Archive for September, 2006

Memories – ten years old

Finding words that rhyme with “at”
  (The fat cat sat on the mat.
    The rat ate my flat hat.)

Ten year old me,
perched in a tree.
Writing poetry.


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Lobster Quadrille

“Will you walk a little faster?”
 said a whiting to a snail,
“There’s a porpoise close behind us,
and he’s treading on my tail.
See how eagerly the lobsters
and the turtles all advance!
They are waiting on the shingle —
will you come and join the dance?

“You can really have no notion
how delightful it will be
When they take us up and throw us,
with the lobsters, out to sea!”
But the snail replied “Too far, too far!”
and gave a look askance —
Said he thanked the whiting kindly,
but he would not join the dance.

“What matters it how far we go?”
his scaly friend replied.
“There is another shore, you know,
upon the other side.
The further off from England
the nearer is to France —
Then turn not pale, beloved snail,
but come and join the dance.” …

                                       Lewis Carroll

I memorized the last verse of this the first time I read it.
Many, many years ago.

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I don’t take your words

Merely as words.

Far from it.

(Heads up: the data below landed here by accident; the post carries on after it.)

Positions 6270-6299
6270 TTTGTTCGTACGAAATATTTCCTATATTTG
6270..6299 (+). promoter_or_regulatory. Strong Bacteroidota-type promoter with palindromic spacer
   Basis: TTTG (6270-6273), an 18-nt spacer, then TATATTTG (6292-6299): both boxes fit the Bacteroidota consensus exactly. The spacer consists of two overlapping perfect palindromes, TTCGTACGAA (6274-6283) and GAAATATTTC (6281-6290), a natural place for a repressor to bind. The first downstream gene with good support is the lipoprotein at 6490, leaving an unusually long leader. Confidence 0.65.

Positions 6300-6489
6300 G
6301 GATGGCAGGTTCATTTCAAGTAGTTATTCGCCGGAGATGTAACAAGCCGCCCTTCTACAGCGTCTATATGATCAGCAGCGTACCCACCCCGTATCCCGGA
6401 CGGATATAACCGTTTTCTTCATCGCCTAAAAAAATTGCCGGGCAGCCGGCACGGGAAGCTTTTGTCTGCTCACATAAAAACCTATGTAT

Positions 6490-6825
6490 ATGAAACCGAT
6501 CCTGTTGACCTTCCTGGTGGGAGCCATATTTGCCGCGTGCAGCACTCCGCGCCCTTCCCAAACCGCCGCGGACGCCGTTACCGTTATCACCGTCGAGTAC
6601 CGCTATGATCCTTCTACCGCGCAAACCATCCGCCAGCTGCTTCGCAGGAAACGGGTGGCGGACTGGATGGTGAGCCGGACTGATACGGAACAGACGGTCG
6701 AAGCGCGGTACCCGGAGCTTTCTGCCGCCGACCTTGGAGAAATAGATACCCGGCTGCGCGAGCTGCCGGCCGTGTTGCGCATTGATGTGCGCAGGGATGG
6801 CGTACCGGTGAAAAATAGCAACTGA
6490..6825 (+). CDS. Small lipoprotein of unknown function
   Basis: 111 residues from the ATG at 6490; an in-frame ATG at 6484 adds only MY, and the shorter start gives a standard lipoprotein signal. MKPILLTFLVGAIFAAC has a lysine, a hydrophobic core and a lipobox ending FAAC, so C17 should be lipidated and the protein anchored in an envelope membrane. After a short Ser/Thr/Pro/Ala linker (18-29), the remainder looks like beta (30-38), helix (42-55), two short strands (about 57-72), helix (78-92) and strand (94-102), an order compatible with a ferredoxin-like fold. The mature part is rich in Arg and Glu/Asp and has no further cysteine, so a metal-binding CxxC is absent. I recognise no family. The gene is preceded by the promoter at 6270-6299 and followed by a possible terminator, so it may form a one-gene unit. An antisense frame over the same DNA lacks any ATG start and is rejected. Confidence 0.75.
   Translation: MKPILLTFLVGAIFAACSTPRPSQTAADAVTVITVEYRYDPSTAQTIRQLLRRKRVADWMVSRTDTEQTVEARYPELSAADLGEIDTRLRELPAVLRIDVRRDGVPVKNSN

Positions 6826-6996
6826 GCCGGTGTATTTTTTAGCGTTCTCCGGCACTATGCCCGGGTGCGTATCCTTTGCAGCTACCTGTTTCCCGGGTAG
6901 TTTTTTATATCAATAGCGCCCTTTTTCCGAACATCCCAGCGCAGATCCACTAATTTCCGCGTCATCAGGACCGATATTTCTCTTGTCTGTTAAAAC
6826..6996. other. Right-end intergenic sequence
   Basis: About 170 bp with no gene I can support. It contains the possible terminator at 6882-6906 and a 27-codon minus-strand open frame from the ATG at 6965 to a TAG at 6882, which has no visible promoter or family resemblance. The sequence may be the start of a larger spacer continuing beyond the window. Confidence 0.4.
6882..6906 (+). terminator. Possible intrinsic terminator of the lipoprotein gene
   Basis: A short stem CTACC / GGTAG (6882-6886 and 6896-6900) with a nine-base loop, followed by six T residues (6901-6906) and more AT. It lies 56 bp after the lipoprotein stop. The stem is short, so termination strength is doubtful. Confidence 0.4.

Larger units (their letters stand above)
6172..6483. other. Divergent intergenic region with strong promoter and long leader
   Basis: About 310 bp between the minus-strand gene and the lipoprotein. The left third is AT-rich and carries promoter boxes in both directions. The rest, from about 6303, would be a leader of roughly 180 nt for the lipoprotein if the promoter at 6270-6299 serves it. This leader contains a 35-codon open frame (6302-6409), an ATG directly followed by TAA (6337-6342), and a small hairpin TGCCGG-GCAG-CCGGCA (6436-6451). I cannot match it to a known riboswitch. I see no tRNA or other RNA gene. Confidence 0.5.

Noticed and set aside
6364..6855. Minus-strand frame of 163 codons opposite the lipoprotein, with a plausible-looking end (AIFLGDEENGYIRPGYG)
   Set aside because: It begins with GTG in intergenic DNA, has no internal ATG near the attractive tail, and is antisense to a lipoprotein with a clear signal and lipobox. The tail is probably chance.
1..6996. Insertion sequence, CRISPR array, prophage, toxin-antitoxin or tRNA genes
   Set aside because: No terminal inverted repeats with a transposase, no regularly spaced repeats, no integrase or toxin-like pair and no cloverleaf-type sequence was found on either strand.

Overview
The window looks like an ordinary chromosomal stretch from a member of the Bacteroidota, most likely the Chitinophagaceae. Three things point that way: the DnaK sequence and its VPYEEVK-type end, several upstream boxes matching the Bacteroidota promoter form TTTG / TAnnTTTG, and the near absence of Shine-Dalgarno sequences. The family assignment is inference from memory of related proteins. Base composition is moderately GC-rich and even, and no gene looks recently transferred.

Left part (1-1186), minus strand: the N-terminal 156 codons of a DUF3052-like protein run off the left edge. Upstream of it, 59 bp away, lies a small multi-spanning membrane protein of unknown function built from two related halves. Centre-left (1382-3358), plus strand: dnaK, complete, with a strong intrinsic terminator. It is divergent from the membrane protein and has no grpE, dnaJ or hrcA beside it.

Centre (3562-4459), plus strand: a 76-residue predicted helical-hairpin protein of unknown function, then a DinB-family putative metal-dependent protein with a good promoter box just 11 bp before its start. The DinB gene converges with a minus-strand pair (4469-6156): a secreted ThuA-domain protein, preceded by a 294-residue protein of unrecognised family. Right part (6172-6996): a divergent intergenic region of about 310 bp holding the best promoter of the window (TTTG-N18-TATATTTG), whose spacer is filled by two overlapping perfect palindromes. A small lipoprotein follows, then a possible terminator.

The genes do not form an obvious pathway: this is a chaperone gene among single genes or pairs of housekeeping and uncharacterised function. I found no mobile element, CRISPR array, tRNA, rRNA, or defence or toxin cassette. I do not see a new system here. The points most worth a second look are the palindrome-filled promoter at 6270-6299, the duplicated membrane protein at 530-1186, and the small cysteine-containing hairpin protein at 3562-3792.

I listen

To what makes you talk-

Whatever that is-

And me listen.

       Shinkichi Takahashi

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The birds have vanished into the sky,
and now the last cloud drains away.

We sit together, the mountain and me,
until only the mountain remains.

Li Po (701-762) Translated from the Chinese by Sam Hamill

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People travel to wonder

 at the height of the mountains,

 at the huge waves of the seas,

 at the long course of the rivers,

 at the vast compass of the ocean,

 at the circular motion of the stars,

 and yet they pass by themselves

 without wondering.


                                    Saint Augustine

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What would happen if people devoted the same discipline and self-sacrifice to nonviolent peacemaking that armies devote to war?


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hour of dawn

There is an old story about a Teacher who was asked by his disciples: “How can we determine the hour of dawn, when the night ends and the day begins? Is it when from a distance you can distinguish between a dog and a sheep?”

“No,” said the Teacher.

“Is it when you can distinguish between a fig tree and a grapevine?” asked the disciples.

“No,” said the Teacher.

“Tell us then,” said the disciples.

“It is,” stated the Teacher, “when you look into the face of another human being and you have enough light to recognize that person as your brother or sister.

 Until then it is night, and the darkness is still with us.”

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